All combat in Temtem is 2v2 (unless one or both trainers have only one playable Temtem), which speeds up combat and allows for different Temtem duos to synergize with one another for maximum devastation. For example, a crystal-type Temtem using the Crystal Dust attack will deal additional damage and act sooner when fighting with a wind-type Temtem at their side. Sometimes synergy modifiers completely change the nature of the move, like by poisoning the enemy in addition to the standard effects of the attack. Having two Temtem on the battlefield for every match also improves the usefulness of moves that affect everyone on the battlefield – a feature that’s sparsely used in the series that inspired it. And because you can do damage with one of your fighters and use the other for buffs or debuffs, I foundmyself making use of non-damage-dealing abilities far more often than I do in Pokemon. Abilities that restore stamina, for example, are particularly useful because they can keep the powerful attacks coming for longer.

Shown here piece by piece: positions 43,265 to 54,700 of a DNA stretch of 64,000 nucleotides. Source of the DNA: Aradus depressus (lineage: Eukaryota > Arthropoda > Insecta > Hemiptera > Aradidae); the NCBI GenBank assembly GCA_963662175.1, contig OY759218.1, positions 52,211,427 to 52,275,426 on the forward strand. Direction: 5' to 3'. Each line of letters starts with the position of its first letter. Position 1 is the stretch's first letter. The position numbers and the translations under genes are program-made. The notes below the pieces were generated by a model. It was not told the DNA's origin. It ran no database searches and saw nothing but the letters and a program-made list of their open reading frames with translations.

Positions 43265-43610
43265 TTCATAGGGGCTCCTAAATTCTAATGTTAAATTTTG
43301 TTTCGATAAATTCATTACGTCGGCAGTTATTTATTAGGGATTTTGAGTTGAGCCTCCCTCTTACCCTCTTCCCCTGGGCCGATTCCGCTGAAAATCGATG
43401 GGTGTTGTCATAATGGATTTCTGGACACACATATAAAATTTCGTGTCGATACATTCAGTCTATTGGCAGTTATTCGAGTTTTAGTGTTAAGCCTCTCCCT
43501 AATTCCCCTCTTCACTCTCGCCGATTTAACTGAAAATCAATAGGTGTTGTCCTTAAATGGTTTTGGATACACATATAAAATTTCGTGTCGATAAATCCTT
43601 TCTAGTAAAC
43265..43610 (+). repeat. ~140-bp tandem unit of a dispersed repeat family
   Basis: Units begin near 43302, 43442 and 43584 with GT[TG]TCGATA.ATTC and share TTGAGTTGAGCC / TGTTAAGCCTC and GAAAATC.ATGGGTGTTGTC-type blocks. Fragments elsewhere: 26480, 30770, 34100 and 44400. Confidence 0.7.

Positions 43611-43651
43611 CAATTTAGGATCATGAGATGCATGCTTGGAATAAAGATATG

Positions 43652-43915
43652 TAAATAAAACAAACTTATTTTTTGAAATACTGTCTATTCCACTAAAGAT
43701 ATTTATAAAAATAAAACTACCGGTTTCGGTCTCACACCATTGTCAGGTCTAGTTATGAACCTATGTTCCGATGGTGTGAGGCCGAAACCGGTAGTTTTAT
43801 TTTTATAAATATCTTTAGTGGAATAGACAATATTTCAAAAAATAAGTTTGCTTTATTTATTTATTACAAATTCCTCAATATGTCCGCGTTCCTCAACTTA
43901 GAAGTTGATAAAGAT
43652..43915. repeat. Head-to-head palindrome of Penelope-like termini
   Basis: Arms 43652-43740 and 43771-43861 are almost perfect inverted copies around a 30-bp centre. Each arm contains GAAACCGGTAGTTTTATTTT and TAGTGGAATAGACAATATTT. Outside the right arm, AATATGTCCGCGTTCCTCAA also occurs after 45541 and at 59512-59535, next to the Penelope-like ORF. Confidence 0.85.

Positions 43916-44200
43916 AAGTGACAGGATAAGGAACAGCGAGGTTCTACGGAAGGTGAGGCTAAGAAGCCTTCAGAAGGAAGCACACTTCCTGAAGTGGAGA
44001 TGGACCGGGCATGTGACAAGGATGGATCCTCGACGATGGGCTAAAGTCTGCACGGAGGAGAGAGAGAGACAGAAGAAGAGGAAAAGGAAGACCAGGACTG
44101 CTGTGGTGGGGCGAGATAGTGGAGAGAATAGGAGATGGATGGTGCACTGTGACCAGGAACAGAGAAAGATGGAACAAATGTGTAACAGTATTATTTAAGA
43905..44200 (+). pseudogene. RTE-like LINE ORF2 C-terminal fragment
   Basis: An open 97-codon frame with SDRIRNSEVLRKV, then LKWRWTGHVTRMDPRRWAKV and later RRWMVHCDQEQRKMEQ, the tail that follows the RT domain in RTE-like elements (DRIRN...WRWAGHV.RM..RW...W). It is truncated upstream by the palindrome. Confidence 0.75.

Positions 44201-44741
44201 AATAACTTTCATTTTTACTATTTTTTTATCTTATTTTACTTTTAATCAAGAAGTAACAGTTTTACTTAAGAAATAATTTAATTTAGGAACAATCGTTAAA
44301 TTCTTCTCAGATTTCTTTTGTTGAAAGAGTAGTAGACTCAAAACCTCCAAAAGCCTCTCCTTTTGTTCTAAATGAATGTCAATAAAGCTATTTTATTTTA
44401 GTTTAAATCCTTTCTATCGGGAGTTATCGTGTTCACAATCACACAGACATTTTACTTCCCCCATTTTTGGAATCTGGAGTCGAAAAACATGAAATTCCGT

Beyond those mechanical changes, probably the biggest way in which Temtem differs from its inspiration is in the fact that it’s 100% online. That’s awesome in all the ways you’d hope…and less awesome in all the ways you’d fear. It’s great that you can see other players and their Temtem running around the map and interact with them in a number or ways, including challenging them to a battle, trading Temtem and items, or asking them to join you in co-op. Battling and trading are exactly what you’d expect, but co-op in particular is an awesome addition worthy of high praise. By teaming up with a fellow trainer, you’re free to travel together, complete missions and, of course, battle. Since all combat is 2v2, adventuring with a friend feels like something Temtem was built for rather than a tacked-on feature.